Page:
Today we've arrived in Montezuma, on the Pacific Coast. It was quite a trek to get here: three buses yesterday to get to Puntarenas (literally sand-point, and it is an eight kilometer long, 600m wide sand spit like a giant version of Sandbanks) where we spent the night, then an hour and a half on a ferry across the mouth of the Gulf of Nicoya (I think) and another bus journey to get here. More about Montezuma later, but for now here's some words about our second and last day in La Fortuna.
Volcan Arenal is Costa Rica's most active volcano, and one of the easiest places in the world to see a volcano actually erupting. During the day you can see what look likes puffs of white smoke bursting from the flanks; with a small pair of binoculars you can see that they're caused by boulders ejected from the top bouncing down the sides and creating a burst of smoke each time they hit the ground. This is accompanied by sound effects: most of the time it sounds a bit like a steam train getting started - puff puff pufff puff - but from time to time it gets excited and sounds more like a distant jet engine for a few seconds. At night it is rather more interesting: you can actually see the red-coloured bolders and lava flowing down the sides.
You can see all of this from La Fortuna, if there isn't any cloud in the way and once you have walked beyond the neon signs in the village center; the volcano is about 6km away. But unfortunately the majority of the activity is actually on the other side of the mountain.
As I mentioned before it is frustrating that you can get from San Jose to La Fortuna so cheaply, but getting around to the other side to see the view costs a fortune. For US$25 - that's the cost of four nights' accommodation - you can be transported to the other side (15km by road), get a guided walk in a bit of jungle, see the sun set and the lava flowing down the mountain, then visit some hot springs. Of course the trip to the jungle and hot springs are just to make it less disappointing if cloud means you don't actually see the volcano, and we've already seen plenty of jungle and I've swam in several hot springs. But there aren't any buses that will get you there and back after dark.
With hindsite I reckon that the best thing to do is to hitch-hike. I hired a bike - US$10 for the day and so looong that I could only reach the handlebars with my fingertips. It wasn't a bad bike ride, but of course you can't hire lights so I couldn't stay to see the after-dark display. But we did see a bit of it from La Fortuna. Here is the view of the volcano from La Fortuna at sunset:
Christine wasn't feeling up to the 30km trip so she took her bike down the road the other way to a butterfly and frog farm, or eco-centre as they prefer to call it. I am looking forward to seeing the pictures! And then on to a waterfall at the bottom of which you can swim. Sadly no pictures of her swimming!
We're back in San José and tommorrow we're flying to Lima for the next bit of this adventure - I'm looking forward to it! So there's just time to write up what we've been doing for the last few days.
Montezuma is on Costa Rica's pacific coast, at the end of the Peninsula de Nicoya. It's a smallish village with a nice beach, and more beaches in walking distance, and it's popular with surfers (yeah dude). Christine says she prefered it to Cahuita on the Caribean coast, but I prefered Cahuita - it had fewer pizzerias. But it was certainly a good place to stay for a couple of days.
We had a real treat on the first night: a green turtle came to lay her eggs on the beach just yards from where we were staying! She dug her hole, layed the eggs in the bottom, buried them and crawled off down to the sea, just like we've seen on the telly! Sadly the experience was rather spoilt by the dozen or so people who came to watch, and were crowded so closely around the poor animal that they could, and did, touch her while she was digging and laying.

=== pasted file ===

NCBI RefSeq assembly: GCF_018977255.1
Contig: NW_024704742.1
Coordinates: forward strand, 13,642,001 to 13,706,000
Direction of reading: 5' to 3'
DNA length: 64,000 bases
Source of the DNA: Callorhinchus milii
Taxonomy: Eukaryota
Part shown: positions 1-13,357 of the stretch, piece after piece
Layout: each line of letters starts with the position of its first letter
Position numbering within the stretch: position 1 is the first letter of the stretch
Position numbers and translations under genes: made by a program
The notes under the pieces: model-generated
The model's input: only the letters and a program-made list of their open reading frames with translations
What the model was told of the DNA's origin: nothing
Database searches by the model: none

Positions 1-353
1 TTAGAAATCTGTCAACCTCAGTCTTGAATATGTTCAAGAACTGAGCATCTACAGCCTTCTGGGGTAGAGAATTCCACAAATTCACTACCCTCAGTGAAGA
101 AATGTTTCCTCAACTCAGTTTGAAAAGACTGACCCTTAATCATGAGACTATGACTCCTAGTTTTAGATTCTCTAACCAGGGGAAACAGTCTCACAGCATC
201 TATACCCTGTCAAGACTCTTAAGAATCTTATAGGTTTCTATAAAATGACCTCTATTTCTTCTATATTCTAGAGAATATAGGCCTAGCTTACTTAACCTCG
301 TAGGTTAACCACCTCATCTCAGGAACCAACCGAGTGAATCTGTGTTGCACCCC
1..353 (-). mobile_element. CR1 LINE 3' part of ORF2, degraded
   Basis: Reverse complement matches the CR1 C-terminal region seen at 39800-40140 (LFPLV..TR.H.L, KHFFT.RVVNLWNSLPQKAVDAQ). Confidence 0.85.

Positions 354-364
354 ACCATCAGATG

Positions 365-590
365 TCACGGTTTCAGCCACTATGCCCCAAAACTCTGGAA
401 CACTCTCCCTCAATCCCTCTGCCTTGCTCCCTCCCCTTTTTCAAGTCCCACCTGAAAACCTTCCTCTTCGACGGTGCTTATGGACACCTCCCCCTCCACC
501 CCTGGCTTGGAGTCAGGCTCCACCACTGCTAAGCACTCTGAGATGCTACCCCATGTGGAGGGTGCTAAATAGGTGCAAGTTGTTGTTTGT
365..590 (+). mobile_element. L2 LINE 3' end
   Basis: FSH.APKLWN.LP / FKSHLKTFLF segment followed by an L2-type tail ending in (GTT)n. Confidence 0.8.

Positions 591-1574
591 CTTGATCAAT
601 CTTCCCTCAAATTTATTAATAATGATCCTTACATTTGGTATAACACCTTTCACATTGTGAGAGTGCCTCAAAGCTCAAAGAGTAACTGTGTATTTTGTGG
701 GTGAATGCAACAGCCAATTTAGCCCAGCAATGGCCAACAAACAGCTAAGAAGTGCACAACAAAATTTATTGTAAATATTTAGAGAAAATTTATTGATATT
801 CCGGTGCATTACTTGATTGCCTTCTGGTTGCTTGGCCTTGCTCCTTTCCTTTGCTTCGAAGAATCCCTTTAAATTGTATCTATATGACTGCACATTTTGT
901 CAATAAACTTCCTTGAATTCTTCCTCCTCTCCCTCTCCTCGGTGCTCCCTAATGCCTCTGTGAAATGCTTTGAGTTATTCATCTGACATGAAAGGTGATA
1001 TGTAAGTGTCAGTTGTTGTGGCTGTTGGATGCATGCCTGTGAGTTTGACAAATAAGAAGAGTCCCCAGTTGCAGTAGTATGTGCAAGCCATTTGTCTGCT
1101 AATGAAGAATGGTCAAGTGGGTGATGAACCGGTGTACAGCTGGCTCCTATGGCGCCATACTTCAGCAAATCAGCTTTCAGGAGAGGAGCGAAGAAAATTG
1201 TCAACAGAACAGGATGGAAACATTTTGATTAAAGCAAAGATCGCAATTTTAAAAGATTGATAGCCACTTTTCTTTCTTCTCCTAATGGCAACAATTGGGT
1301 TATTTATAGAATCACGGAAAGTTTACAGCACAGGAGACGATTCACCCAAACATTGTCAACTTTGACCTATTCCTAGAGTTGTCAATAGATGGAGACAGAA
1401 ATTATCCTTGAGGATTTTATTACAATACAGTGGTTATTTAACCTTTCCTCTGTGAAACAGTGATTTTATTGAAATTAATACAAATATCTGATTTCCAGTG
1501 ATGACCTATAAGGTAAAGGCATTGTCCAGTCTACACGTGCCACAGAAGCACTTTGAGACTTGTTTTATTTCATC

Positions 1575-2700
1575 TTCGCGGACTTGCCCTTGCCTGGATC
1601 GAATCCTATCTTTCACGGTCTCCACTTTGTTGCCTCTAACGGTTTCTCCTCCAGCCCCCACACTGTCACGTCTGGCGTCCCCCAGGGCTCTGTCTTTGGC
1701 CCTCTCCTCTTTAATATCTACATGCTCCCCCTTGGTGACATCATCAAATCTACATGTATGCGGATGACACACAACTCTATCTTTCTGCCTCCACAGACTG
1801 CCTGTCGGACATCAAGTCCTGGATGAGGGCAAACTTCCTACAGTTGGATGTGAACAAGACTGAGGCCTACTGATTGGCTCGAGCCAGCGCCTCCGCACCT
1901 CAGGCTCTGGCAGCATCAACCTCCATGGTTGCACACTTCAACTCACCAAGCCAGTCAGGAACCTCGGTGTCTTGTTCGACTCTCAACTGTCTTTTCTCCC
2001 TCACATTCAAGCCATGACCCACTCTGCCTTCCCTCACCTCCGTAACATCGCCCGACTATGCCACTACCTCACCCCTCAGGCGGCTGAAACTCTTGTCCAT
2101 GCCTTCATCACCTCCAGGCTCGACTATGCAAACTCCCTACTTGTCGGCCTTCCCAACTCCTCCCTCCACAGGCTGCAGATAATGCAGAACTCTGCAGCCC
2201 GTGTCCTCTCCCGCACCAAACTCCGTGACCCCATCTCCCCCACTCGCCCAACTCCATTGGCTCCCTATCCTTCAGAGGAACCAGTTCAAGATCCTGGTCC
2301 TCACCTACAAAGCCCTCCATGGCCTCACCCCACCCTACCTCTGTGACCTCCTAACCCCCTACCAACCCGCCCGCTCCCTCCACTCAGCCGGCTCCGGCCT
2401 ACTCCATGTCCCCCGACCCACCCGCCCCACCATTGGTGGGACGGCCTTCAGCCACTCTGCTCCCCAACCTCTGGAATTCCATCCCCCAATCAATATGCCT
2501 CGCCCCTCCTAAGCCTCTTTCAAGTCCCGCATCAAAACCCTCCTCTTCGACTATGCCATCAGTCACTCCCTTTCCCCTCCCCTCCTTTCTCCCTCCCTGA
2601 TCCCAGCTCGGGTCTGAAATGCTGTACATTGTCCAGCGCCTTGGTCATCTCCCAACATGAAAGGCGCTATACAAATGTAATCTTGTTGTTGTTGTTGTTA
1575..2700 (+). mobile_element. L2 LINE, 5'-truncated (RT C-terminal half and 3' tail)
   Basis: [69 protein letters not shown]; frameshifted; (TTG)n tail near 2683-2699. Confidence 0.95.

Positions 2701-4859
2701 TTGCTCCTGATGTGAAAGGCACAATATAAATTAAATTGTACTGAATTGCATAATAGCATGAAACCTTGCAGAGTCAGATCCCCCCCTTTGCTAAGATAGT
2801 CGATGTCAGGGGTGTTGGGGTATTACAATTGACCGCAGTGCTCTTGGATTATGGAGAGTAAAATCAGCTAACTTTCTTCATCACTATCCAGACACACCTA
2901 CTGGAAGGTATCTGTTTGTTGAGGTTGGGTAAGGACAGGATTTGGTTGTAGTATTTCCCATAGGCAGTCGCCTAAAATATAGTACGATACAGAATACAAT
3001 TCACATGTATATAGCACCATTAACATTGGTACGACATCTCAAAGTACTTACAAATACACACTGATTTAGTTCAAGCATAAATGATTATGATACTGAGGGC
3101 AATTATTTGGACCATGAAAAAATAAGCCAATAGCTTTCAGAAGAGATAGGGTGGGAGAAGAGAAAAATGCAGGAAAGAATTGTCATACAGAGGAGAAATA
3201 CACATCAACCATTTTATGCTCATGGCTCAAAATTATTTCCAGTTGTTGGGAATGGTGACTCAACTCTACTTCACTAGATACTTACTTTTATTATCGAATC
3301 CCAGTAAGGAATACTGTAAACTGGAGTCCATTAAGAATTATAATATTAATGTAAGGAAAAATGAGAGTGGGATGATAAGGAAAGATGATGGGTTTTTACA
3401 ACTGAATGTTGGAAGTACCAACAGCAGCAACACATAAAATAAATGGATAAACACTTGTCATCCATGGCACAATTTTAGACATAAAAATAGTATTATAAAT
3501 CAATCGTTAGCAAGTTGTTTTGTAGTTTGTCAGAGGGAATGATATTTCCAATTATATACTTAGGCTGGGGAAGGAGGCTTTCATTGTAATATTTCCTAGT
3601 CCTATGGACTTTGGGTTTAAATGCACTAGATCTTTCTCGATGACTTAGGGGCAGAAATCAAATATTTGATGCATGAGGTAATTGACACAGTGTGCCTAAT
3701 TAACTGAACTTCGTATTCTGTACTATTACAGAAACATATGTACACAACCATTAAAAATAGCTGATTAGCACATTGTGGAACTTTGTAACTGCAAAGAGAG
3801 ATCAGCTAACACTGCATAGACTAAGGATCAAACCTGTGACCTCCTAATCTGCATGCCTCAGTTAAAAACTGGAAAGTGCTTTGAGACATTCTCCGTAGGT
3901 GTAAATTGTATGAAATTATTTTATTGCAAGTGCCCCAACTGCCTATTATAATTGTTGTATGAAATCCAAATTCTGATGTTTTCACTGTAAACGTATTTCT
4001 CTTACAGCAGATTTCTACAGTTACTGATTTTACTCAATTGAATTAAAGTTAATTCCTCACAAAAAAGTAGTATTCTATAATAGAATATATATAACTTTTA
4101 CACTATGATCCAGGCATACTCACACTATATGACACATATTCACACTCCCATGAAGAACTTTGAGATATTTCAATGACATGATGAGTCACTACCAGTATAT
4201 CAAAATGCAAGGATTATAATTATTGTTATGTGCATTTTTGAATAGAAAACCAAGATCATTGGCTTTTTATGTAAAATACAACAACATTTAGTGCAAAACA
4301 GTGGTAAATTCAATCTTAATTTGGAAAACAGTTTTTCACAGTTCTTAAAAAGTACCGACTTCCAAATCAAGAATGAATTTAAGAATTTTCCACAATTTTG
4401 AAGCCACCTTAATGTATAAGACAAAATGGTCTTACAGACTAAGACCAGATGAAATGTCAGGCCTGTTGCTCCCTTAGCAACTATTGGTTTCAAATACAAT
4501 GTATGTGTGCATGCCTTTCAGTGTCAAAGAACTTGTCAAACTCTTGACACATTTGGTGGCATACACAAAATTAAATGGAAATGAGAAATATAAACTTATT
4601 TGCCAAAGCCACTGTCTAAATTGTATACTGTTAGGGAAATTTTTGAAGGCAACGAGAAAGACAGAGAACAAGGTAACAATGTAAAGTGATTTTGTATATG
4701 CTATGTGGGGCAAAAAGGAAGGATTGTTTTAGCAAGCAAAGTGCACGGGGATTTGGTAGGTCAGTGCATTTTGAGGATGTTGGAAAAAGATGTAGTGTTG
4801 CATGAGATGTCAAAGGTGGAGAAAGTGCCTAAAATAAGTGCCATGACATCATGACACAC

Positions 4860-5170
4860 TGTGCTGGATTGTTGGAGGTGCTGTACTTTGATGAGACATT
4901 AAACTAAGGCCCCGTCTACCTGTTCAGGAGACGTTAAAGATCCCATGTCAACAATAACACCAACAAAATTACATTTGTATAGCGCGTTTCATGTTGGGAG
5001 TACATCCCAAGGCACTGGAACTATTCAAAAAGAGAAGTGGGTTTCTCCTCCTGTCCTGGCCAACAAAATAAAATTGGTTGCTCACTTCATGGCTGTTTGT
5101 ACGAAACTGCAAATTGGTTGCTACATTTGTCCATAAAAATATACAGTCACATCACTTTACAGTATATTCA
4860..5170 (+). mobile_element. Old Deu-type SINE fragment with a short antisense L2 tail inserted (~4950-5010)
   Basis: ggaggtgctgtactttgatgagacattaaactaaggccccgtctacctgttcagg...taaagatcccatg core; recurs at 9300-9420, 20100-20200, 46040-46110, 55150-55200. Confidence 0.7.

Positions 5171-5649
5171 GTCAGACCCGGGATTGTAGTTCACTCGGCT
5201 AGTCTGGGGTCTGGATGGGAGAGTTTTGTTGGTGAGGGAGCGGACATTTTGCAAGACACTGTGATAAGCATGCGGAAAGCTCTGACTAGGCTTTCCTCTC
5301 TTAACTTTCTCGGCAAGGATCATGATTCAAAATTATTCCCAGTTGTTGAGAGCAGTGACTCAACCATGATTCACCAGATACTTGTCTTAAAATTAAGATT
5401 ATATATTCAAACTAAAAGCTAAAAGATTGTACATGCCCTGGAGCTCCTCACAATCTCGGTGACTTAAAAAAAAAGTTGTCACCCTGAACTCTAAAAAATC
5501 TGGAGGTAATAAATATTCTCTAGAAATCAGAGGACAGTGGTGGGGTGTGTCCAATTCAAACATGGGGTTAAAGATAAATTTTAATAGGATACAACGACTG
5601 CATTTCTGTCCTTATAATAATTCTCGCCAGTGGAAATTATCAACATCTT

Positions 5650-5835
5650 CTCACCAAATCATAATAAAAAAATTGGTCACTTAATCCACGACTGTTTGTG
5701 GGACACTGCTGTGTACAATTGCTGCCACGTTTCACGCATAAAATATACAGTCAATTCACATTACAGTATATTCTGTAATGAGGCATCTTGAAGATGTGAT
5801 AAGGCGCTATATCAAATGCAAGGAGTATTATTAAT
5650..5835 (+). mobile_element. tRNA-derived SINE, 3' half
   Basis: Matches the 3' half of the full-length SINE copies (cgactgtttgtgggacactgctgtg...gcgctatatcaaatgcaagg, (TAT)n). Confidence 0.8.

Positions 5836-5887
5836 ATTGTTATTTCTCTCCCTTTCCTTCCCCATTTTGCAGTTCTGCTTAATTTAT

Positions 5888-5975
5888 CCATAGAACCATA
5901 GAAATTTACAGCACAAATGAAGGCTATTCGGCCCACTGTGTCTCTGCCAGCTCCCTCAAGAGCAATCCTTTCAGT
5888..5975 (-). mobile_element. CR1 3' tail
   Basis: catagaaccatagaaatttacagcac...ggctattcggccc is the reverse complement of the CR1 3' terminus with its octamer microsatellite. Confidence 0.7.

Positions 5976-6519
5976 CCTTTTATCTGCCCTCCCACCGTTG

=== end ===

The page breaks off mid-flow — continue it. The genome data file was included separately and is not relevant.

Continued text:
Christine found lots of other interesting things on the beach: Shells! She has definitely got the family shell-collecting gene and will be posting home hundreds of them, of dozens of different sorts.
In a quest for more wildlife I hired a dodgy bike and cycled to Capo Blanco nature reserve. I think I was one of only three visitors: not too surprising as there is a US$8 admission fee, which doesn't even get a copy of the nature trail leaflet - that's another three pounds for a single sheet of paper! Anyway, without the leaflet I was still able to spot Capuchin and Howler monkeys, two Agoutis, and a group of Pikotes - racoon-like thinks with silly noses that poke around in the forest floor looking for tasty morcels. The path leads 4km through the jungle to a lovely beach where I took a swim and looked at the Iguanas before heading back. There were various birds too; mostly unremarkable, but I did get to tick off a Lineated Woodpecker.
We left Montezuma and spent a day heading inland to Monteverde, a famous nature reserve established by a group of Quakers who settled in Costa Rica in the 50s inspired by its lack of an army. They cleared lots of jungle to raise cows but preserved some of it for visitors. Anyway, we spent a day wandering around in the cloud forest and saw almost nothing: no mamals, and next to no birds. Most interesting was a Black Guan, a bird that is supposed to have turkey-like meat. We actually saw more wildlife on the road outside, including three Turquoise-Browed Motmots (or was it a Blue-Crowned?) - quite colourful birds that perched cooperatively on a branch for us. I'm not doubting that Monteverde is important as a conservation area, and the forest itself is quite interesting to look at, but you get a lot more to see for less money (the entry fee is US$12!) elsewhere.
This view is me near the continental divide:
To make up for not seeing anything in the reserve we visited a couple of the other attractions in the village: an orchid garden and a frog-and-toad place, both of which had interesting and photogenic things to look at. Here is one of the many lovely orchids, thanks to Christine's close-up lens:
Here are a few final pictures from Monteverde's Ranario (frog place) and Orchid Garden:
The next one is called the "Blue jeans frog"!